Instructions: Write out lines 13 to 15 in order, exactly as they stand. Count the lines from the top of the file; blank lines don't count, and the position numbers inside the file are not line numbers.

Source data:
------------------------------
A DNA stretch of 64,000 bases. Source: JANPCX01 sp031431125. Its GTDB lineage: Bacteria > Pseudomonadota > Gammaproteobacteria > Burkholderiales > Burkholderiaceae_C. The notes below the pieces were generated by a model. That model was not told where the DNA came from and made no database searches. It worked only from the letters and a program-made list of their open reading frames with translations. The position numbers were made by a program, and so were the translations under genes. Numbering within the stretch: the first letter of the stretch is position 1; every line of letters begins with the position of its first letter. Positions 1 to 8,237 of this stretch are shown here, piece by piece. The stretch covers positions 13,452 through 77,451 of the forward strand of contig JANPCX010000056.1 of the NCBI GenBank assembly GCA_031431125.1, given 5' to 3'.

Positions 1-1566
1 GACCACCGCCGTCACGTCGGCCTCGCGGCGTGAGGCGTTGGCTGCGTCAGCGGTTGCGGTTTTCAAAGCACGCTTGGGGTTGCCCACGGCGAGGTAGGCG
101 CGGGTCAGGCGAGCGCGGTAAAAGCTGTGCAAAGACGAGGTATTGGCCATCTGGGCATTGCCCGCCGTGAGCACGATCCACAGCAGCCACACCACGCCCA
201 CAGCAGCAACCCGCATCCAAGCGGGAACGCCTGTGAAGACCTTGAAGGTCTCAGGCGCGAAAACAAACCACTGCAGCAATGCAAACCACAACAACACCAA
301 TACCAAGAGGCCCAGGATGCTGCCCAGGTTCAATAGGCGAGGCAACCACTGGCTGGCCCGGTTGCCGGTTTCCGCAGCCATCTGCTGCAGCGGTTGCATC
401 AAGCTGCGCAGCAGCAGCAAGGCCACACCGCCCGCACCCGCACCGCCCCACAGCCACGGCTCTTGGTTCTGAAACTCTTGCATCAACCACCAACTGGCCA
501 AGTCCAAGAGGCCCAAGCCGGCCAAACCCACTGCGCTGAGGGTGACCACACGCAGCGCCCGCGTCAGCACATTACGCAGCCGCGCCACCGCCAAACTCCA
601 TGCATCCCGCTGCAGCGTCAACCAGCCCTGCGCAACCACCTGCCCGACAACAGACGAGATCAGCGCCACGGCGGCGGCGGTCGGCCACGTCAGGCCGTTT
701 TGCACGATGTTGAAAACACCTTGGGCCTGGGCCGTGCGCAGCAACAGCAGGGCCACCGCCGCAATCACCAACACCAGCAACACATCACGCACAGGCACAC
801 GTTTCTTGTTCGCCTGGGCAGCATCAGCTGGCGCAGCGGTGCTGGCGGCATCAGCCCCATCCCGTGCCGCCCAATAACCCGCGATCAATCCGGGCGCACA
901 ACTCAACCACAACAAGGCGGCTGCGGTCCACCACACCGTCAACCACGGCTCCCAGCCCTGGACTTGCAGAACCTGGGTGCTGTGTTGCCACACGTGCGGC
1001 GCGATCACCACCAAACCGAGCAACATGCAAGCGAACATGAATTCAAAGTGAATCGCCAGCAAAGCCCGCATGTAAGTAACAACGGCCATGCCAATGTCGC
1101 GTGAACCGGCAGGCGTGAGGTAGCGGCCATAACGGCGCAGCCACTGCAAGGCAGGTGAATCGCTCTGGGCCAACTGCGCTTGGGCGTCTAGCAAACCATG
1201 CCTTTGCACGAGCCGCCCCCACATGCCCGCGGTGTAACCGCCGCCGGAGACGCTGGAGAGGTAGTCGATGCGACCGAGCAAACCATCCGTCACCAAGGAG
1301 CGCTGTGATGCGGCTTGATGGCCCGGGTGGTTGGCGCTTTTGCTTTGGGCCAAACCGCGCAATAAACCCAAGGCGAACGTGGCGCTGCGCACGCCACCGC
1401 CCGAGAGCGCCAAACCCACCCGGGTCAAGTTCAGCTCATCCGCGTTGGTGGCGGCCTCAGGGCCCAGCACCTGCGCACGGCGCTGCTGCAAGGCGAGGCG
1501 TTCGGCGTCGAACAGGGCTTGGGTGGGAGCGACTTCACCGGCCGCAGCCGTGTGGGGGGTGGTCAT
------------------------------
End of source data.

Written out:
1001 GCGATCACCACCAAACCGAGCAACATGCAAGCGAACATGAATTCAAAGTGAATCGCCAGCAAAGCCCGCATGTAAGTAACAACGGCCATGCCAATGTCGC
1101 GTGAACCGGCAGGCGTGAGGTAGCGGCCATAACGGCGCAGCCACTGCAAGGCAGGTGAATCGCTCTGGGCCAACTGCGCTTGGGCGTCTAGCAAACCATG
1201 CCTTTGCACGAGCCGCCCCCACATGCCCGCGGTGTAACCGCCGCCGGAGACGCTGGAGAGGTAGTCGATGCGACCGAGCAAACCATCCGTCACCAAGGAG